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Expressive riverine fluxes over Amazon floodplain units revealed by high resolution 2D modelling
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  • Alice César Fassoni-Andrade,
  • Rodrigo Cauduro Dias de Paiva,
  • Sly Wongchuig,
  • Claudio Clemente Faria Barbosa,
  • Fabien Durand
Alice César Fassoni-Andrade
Instituto de Pesquisas Hidrúalicas IPH, Universidade Federal do Rio Grande do Sul UFRGS

Corresponding Author:[email protected]

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Rodrigo Cauduro Dias de Paiva
Instituto de Pesquisas Hidráulicas IPH, Universidade Federal do Rio Grande do Sul UFRGS, Porto Alegre, Brazil
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Sly Wongchuig
Univ. Grenoble Alpes, IRD, CNRS, Grenoble INP, Insitut des Géosciences de l'Environnement (IGE, UMR 5001)
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Claudio Clemente Faria Barbosa
Brazilian Institute of Space Research
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Fabien Durand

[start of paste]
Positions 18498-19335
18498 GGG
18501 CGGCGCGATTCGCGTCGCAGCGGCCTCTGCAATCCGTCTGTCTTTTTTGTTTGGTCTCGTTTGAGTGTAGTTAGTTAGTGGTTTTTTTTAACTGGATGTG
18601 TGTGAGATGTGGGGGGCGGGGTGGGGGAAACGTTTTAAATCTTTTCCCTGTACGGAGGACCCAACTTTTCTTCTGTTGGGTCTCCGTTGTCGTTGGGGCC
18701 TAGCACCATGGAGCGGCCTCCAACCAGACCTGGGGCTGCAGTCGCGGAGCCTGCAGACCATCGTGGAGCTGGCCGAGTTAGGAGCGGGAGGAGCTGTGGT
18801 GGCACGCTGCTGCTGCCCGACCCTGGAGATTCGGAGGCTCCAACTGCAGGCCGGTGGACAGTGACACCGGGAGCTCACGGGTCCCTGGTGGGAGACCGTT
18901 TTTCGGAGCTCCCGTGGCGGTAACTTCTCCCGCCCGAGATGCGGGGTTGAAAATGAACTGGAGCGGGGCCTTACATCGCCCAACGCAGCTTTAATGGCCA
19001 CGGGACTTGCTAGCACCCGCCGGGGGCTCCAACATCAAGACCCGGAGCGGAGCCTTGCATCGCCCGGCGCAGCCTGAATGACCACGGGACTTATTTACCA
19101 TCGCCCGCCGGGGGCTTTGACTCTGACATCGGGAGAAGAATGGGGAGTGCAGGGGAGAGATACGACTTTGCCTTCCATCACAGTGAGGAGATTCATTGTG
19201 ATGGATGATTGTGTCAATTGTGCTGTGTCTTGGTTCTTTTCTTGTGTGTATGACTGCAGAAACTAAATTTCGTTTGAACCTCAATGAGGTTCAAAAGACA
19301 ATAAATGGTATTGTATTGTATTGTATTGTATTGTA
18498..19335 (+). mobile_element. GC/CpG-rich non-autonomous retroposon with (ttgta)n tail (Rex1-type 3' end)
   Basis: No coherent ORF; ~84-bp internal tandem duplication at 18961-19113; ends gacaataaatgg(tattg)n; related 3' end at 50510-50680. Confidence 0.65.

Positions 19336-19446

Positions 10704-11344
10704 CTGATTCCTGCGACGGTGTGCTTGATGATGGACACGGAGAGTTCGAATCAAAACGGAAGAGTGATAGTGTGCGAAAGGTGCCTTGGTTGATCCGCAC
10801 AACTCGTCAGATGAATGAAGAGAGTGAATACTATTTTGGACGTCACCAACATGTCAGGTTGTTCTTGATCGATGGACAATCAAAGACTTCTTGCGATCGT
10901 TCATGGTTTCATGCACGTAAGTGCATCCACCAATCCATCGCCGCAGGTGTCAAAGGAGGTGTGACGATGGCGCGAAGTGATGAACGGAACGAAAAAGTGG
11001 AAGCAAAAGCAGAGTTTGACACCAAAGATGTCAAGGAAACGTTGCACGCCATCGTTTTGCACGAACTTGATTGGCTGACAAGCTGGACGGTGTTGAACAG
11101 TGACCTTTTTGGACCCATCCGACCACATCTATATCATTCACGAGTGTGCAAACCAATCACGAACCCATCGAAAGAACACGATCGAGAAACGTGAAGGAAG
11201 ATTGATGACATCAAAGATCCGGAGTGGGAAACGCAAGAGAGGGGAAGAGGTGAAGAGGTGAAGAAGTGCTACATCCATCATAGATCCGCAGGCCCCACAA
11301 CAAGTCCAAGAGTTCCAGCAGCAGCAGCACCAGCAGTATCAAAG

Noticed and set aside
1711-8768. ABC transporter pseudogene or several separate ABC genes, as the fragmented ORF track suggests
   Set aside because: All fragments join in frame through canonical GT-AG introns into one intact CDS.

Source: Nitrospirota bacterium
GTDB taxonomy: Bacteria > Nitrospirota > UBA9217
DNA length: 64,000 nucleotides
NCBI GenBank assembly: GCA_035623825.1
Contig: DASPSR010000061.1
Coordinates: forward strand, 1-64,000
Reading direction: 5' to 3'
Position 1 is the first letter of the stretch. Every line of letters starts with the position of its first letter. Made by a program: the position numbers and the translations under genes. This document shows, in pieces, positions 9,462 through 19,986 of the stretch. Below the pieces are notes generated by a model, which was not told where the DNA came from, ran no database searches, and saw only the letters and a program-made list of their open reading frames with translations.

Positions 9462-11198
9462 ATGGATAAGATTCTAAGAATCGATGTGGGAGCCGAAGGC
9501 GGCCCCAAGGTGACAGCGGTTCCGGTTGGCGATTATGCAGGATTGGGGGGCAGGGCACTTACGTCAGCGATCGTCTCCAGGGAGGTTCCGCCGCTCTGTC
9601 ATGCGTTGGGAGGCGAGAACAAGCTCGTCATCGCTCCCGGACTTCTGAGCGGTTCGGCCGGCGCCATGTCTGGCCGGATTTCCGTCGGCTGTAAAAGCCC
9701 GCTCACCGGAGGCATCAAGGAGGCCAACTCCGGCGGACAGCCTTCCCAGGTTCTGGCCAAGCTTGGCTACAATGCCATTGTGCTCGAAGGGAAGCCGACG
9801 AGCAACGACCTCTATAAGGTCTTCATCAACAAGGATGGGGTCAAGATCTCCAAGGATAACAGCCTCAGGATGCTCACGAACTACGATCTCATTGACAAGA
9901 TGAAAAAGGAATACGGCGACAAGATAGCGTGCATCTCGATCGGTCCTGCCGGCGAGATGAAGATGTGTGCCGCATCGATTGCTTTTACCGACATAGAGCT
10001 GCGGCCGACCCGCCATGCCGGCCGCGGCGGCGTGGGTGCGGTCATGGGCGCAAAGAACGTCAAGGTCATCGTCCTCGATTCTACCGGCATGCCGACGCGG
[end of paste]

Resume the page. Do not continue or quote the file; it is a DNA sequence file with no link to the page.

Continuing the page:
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Water fluxes in the Amazon River floodplain affect hydrodynamic and ecological processes from local to global scales. Nevertheless, these fluxes remain poorly understood due to difficult access and limited data. In this study, we characterize the hydrodynamics of eight floodplain units of the central Amazon River (40’000 km2) using the 2D hydraulic model HEC-RAS. High resolution modeling improved the representation of river and floodplain discharge, water surface elevation (77 cm accuracy) and flood extent (~80% - high water period, ~52% -low water period). We have learned 13 lessons about river and floodplain hydrodynamics from the modeling. The most remarkable lessons are that the floodplain is organized in units of about 80 km with upstream inflow and downstream outflow. These gross flows are much larger than the net flows with values of up to 20% of the Amazon River discharge and a residence time around 6 days during floods (several months during low water period). Water extent does not a have strong interannual variability during floods as the volume stored in the floodplain, possibly due to topographic constrains. Significant flood extent and volume hysteresis, as well as active flow and storage zones on the floodplain, highlight the complexity of floodplain hydrodynamics. Extreme floods strongly impact the onset and duration of the flood of up to 2 months and, consequently, on the period of high connectivity with the river. These findings are important for understanding carbon and sediment fluxes, and the effects of climate change on water fluxes and riparian communities.